A Reality Check on the Paris Agreement from the Women and Gender Constituency (WGC)
12 December 2015
As the Women and Gender Constituency we came to this process asking one question: what is the purpose of a global climate agreement if not to save people and the planet?
We see that the world wants hope, that we want to congratulate ourselves for moving forward with this process, but leaders, we are here for a reality check. This agreement fundamentally does not address the needs of the most vulnerable countries, communities and people of the world. It fails to address the structures of injustice and inequality which have caused the climate crisis and hold the historical polluters sufficiently to account.
We know that climate change is the greatest threat to rights in our time, and we know that women often bear the brunt of these impacts. We have made progress under this Convention in understanding and responding to the gendered impacts of climate change in the last few years. We believe that operational language on gender equality, alongside other fundamental rights, in Article 2, defining the purpose of the agreement, would have gone far to ensure that all forthcoming climate actions take into account the rights, needs and perspectives of women and men and encourage women’s full and equal participation in decision-making. This was the moment to set the right path, the just path for climate action.
Critical issues like clear emission reductions without offsetting and misleading market approaches; ensuring the quality of technologies which should be safe and socially and environmentally sound; the quality of and a goal for scaling up adequate and predictable, largely public finance; the responsibilities of developed countries to take the lead, the responsibility to protect people’s rights and our ecosystems, have been either surgically removed throughout the text or lack specificity. That we are not protecting food security but instead are protecting food production – and the business interests that have lobbied hard in our home countries – is a clear indication that only certain segments of our population are meant to be served by this agreement.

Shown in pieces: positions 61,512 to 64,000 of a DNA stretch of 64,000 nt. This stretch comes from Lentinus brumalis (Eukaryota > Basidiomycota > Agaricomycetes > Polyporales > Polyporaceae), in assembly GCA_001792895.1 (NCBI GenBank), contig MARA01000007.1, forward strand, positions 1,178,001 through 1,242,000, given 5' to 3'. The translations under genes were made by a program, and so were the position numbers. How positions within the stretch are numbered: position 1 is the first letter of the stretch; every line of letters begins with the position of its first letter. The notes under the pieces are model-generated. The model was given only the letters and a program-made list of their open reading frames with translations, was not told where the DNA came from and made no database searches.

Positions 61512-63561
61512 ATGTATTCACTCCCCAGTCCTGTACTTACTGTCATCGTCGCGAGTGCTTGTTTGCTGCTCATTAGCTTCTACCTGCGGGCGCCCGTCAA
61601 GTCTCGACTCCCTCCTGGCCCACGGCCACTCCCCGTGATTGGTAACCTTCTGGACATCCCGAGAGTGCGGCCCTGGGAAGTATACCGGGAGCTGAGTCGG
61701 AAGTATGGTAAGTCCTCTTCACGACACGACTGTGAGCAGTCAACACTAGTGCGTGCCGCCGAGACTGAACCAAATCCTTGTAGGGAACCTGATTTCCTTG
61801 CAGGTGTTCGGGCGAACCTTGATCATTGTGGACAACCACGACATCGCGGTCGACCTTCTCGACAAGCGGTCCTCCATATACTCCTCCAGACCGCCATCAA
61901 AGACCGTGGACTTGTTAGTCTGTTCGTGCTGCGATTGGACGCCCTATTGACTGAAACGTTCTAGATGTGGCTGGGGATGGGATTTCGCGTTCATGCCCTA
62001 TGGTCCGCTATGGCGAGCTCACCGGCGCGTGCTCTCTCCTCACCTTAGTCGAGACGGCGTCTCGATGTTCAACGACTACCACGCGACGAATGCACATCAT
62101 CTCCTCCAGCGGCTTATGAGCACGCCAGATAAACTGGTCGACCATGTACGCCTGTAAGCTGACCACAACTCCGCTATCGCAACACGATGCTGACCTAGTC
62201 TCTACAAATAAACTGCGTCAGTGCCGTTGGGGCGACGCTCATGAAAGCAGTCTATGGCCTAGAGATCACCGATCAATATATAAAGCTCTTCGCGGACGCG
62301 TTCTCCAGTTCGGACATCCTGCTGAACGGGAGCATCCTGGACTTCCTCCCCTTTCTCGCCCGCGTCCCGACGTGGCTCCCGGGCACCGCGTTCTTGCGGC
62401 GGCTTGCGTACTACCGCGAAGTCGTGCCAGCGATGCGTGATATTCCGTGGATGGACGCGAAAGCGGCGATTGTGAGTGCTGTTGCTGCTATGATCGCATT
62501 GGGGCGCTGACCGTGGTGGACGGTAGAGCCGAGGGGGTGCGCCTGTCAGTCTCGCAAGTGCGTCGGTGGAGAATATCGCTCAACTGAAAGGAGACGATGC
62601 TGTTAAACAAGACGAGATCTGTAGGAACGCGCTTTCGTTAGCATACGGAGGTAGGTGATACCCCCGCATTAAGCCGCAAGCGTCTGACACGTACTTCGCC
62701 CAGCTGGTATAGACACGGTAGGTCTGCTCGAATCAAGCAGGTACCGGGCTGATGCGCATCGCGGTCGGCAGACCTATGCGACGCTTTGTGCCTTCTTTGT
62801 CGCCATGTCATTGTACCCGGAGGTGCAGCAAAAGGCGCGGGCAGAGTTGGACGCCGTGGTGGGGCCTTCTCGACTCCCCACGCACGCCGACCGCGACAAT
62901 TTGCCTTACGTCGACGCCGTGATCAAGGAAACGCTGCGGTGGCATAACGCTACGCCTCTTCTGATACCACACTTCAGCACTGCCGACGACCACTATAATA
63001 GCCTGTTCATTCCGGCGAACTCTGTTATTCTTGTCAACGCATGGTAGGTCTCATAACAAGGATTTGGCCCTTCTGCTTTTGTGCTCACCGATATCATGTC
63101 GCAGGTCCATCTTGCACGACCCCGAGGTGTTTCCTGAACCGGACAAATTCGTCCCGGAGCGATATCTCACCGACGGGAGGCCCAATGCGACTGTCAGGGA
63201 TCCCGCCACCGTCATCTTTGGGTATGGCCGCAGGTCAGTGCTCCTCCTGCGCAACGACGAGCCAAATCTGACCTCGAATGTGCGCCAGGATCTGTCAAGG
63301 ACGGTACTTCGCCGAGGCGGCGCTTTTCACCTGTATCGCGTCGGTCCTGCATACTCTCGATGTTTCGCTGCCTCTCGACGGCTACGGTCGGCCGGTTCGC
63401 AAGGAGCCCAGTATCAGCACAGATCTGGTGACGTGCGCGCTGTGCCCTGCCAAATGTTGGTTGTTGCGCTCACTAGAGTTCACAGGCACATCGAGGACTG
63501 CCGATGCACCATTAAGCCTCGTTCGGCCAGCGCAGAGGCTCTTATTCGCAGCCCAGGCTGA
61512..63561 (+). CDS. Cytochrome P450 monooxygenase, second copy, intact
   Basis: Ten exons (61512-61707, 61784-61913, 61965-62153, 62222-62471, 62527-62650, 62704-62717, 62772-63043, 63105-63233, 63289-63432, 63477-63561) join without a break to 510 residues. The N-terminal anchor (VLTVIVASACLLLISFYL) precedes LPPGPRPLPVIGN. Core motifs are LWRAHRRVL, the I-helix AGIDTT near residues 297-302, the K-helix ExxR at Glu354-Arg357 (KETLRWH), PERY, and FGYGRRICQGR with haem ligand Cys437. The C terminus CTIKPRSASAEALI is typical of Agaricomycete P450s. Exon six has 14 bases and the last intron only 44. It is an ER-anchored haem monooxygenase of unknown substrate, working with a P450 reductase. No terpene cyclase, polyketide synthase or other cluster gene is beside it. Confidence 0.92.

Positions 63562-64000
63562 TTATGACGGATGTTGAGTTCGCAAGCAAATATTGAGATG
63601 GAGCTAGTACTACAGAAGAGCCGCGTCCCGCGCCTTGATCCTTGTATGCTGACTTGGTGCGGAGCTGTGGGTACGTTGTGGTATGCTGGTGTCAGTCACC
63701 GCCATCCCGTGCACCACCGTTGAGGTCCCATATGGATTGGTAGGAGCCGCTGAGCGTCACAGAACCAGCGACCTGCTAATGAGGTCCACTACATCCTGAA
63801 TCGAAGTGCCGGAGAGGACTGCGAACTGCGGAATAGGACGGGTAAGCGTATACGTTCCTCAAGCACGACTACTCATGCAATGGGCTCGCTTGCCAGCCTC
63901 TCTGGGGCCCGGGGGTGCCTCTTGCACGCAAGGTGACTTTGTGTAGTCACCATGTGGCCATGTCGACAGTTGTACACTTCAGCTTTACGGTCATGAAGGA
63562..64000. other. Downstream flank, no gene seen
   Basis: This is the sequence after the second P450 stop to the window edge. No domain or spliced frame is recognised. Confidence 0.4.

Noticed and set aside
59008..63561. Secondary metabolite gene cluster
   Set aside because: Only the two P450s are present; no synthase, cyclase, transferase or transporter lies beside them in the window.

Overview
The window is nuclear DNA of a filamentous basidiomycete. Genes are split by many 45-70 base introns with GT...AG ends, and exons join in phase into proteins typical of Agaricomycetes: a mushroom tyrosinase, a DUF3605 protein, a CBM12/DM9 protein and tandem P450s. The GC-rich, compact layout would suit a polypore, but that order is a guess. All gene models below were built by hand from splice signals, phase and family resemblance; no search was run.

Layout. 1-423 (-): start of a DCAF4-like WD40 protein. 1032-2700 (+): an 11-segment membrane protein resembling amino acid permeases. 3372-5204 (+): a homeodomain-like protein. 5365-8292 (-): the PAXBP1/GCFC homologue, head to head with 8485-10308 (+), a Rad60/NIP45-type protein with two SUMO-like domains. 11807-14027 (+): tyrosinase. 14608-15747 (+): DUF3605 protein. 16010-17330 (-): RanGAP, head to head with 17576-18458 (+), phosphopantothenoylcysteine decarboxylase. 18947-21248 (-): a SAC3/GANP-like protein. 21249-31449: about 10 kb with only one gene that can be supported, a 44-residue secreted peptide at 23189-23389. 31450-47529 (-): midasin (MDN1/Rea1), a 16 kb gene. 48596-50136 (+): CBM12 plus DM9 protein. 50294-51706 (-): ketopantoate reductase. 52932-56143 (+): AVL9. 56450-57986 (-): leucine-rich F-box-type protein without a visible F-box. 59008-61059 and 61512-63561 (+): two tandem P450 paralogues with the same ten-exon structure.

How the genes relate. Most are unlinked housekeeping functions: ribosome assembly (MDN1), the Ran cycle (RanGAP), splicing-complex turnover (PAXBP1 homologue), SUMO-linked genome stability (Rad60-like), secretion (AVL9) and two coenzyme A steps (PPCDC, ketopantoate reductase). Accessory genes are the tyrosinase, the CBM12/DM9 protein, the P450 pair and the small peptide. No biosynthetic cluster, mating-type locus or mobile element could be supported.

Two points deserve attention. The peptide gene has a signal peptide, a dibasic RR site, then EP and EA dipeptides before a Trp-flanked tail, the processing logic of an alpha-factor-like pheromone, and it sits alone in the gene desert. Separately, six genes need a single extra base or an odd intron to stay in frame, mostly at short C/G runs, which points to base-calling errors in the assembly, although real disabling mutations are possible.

Governments maintained their commitment to corporations over people and signaled opportunities for profit to be made from crisis.
We know we need to stay below 1.5 degrees for a chance at survival, and we recognize the importance of seeing this goal in the final Paris Agreement. But seeing this goal on paper is not enough. We demand it in actions as the proof of the full commitment to that goal, not a vague aspiration. If not significantly ramped up, countries’ collective emissions plans lead us to the prospect of a 3.2 – 3.7 degree rise.
Furthermore, the Paris Agreement served to undermine the concept of international solidarity – a founding principle of the UN that requires differentiation amongst states in a way that should lead to redistribution and shared prosperity.
It is clear that in Paris we have not found the political will to make the Paris Agreement the platform the world truly needs to tackle this urgent challenge.
We will not be silenced from telling the truth to power, to highlight the lack of ambition and injustice in this agreement.
We will never give up on our beautiful planet. We will never give up on our demand for climate justice.
This agreement has failed to embrace and respond to this moment for urgent and just transitions, but we have not. We have used this space of international policy-making to raise our voices and embolden our movements.
Together, we will continue to challenge injustice for the protection of the people and the planet: Another world is possible!